In the wake of the John Terry sex scandal many have called for a leadership change at international level. Far be it for Rant to pass judgment on Terry’s extra-curricular activities – the Chelsea captain has always been an odious toerag anyway – but now is the time for Wayne Rooney to take the responsibility his performances command.
Rooney has not always been an obvious choice for the role, with controversy seemingly dogging the forward during the early part of his career. Rooney saw red playing for England at the 2006 FIFA World Cup for a stamp on Portugal defender Ricardo Carvalho. There have also been three further indiscretions playing for United.
There have also been allegations of impropriety in his personal life. Early in the forward’s relationship with Coleen Rooney, allegations appeared in the News of the World that Rooney had previously slept with aging prostitutes. While the forward made no comment, the prostitute in question eventually denied the claim and sued the paper, and Coleen went public in forgiving the player.
Then in 2006, Rooney claimed £100,000 in libel damages from The Sun and News of the World, who earlier printed unfounded stories that he beat Coleen in a nightclub.
But a new maturity off the pitch – marriage and the subsequent birth of a son, Kai – match that on the pitch. While the striker still plays with passion and fire the tantrums have relented and his aggression is more controlled. More to the point, Rooney is now the natural talisman for both England and United. The pressure placed on his shoulders is no more acute as captain. Indeed, he may thrive on it.
It is only in England that the public, fueled by the tabloid press, demands a stereotypical ‘up-and-at-em’ British Bulldog as captain. Terry is the ultimate embodiment of pointless fist-pumping patriotism that masks, in the eyes of too many, his obvious limitations as a player and person.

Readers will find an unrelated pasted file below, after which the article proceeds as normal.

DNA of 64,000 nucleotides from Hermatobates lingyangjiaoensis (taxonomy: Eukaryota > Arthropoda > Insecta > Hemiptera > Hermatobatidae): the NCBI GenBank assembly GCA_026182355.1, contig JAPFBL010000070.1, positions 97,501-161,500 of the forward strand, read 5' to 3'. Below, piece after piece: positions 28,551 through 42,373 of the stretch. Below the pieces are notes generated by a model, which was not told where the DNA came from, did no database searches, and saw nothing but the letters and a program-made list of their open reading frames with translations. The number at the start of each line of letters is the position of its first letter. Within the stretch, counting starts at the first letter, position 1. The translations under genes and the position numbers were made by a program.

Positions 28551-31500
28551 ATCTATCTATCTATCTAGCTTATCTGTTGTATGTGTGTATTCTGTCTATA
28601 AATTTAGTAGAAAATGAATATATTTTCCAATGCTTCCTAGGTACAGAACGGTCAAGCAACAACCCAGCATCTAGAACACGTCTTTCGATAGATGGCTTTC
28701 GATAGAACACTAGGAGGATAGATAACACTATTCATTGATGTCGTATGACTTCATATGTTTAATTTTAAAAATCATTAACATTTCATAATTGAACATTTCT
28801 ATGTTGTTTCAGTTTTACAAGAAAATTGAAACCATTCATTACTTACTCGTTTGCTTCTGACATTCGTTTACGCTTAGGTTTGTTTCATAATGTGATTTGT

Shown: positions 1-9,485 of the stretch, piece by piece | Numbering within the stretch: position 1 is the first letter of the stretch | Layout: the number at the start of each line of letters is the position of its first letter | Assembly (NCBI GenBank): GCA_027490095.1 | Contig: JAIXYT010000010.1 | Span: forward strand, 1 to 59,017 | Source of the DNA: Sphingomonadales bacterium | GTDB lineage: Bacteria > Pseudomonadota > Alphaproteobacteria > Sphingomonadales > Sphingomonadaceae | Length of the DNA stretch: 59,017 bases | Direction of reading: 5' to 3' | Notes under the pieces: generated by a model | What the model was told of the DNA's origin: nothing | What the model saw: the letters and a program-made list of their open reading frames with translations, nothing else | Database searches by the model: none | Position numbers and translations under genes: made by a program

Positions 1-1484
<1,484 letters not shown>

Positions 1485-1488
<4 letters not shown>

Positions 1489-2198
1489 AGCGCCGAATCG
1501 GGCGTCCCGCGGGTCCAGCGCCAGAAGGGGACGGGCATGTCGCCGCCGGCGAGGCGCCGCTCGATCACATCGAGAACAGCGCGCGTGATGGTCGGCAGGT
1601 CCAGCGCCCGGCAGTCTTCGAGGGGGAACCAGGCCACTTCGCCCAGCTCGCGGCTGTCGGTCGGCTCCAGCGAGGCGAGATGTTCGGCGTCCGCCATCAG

Typically other nations choose either the oldest or best player as captain, with an expectation that they lead through example. Proving the point, Spain’s captain is Iker Casillas, Italy’s is the modest Fabio Cannavaro, while Thierry Henry now leads France in the regular absence of Patrick Vieira.
Some of the great football leaders of the past had no need to recite passages from Henry V – Michel Platini, Johan Cruyff, Pélé, and Maradona to name just a few.
The England captain also serves as the team’s media spokesperson, a role that Terry both loathes and is unsuitable for. Indeed, should Terry keep the captaincy he will face a barrage of questions not about football but his sexual exploits that now, allegedly, extends to affairs with nine women behind his wife’s back.
Meanwhile, Rooney has emerged not only as an engaging interviewee with honest opinions but one that is widely respected as man and player.
Rooney has not yet been considered for the role as Manchester United’s captain by Sir Alex Ferguson. The striker lies behind Gary Neville, Rio Ferdinand, Ryan Giggs, Patrice Evra and possibly even John O’Shea for the role.
But that is of little consequence to the international role. After all, as the Old Trafford faithful know, United > England.